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Sep 19, 2018

Forestry stocks dip on CIBC downgrade, U.S. building permit decline

Lumber stocks under pressure after CIBC downgrade


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TORONTO -- Shares in Canadian forestry companies were down Wednesday after an analyst downgrade and lower-than expected building permits for the crucial U.S. housing sector.

CIBC analyst Hamir Patel said in a note that the bank has reduced its outlook on the industry, including downgrades on Interfor Corp. (IFP.TO), Resolute Forest Products Inc. (RFP.N), and West Fraser Timber Co. (WFT.TO), as concerns mount about U.S. housing.

"With more warnings signs flashing in the U.S. housing market...we are now moving to the sidelines on all commodity wood product stock," wrote Patel.

In mid-afternoon trading, Canfor Corp. (CFP.TO) was down 6.9 per cent, Resolute was down five per cent, Interfor down 4.5 per cent, and West Fraser down 4.3 per cent.

The shift came as the U.S. Commerce Department said Wednesday that applications for building permits, seen as a reliable indicator of future activity, fell by 5.7 per cent in August after a 0.9 per cent rise in July. Permit applications have been down four of the past five months.

The reading is quite a bit weaker than expected and shows that permits have clearly faded from the cycle high in March, said BMO senior economist Robert Kavcic in a note.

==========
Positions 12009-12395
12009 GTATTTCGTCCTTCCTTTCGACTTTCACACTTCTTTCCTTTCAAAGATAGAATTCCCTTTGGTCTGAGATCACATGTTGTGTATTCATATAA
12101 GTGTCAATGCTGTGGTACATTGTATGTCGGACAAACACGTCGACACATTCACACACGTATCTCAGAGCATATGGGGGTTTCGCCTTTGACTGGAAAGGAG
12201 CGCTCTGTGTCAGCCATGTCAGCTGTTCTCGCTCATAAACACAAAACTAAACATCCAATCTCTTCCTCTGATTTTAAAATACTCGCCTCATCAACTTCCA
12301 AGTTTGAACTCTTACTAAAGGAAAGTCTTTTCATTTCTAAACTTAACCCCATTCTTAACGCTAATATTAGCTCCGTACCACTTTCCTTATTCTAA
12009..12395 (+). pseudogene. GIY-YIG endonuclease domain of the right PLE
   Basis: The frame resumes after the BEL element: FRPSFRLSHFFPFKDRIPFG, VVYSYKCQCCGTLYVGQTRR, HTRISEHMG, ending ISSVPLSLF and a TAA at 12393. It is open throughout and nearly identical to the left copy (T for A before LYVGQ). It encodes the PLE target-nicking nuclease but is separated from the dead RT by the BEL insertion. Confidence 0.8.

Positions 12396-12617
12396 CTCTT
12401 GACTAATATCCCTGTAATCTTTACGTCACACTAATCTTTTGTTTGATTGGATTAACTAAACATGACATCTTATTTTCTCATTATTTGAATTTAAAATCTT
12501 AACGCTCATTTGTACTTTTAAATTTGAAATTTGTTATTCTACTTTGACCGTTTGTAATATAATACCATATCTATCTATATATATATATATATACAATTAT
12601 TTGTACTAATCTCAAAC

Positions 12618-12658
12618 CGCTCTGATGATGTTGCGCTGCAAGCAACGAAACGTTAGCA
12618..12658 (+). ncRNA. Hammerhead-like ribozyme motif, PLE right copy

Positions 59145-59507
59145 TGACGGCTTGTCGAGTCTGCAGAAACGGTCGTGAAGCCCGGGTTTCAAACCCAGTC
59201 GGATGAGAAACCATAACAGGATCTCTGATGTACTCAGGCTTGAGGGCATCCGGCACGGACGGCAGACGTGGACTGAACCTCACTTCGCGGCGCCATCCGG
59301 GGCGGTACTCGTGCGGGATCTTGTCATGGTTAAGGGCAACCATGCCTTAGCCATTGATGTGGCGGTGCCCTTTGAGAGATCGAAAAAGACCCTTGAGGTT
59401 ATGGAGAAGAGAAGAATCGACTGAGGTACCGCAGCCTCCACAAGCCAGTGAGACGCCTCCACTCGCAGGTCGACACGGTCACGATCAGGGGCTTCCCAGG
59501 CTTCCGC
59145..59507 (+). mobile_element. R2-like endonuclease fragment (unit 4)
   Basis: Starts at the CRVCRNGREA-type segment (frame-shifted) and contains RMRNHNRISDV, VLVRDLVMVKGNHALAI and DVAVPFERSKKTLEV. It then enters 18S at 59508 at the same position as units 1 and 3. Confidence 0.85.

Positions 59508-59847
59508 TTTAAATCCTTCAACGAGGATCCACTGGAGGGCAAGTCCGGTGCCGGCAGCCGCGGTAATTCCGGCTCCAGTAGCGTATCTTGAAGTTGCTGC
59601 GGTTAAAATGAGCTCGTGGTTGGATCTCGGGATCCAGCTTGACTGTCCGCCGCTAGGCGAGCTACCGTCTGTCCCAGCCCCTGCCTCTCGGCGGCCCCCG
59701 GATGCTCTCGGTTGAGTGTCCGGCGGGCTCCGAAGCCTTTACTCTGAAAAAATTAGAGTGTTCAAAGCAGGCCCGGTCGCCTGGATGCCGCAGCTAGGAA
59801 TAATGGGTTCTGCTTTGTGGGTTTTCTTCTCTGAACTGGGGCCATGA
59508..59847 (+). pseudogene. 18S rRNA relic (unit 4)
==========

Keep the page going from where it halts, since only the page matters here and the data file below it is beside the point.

"This is consistent with our view that residential construction looks to be largely a wash on overall economic growth at this stage of the cycle."

The drop in permits contrasted with a surprise 9.2 per cent jump in August housing starts, but Kavcic said it was largely a catch-up move from slumps in the previous two months.

The signs of potential slowing come after a strong run for the industry, supported by tight supplies and a rebounding housing sector that have pushed prices up to all-time highs this summer.

Patel noted that a strong first half of the year and a "decent" third quarter have set the industry up for what could be a record year.

High lumber prices have also helped insulate the industry from the softwood lumber tariffs the U.S. imposed in April, 2017 that average just over 20 per cent, though prices have started to soften since June.

The tariffs came after a 2006 softwood lumber agreement expired in October 2015. Last week, a group of U.S. senators urged U.S. Commerce Secretary Wilbur Ross to reach a new softwood lumber agreement because of the high lumber prices caused by the tariffs.

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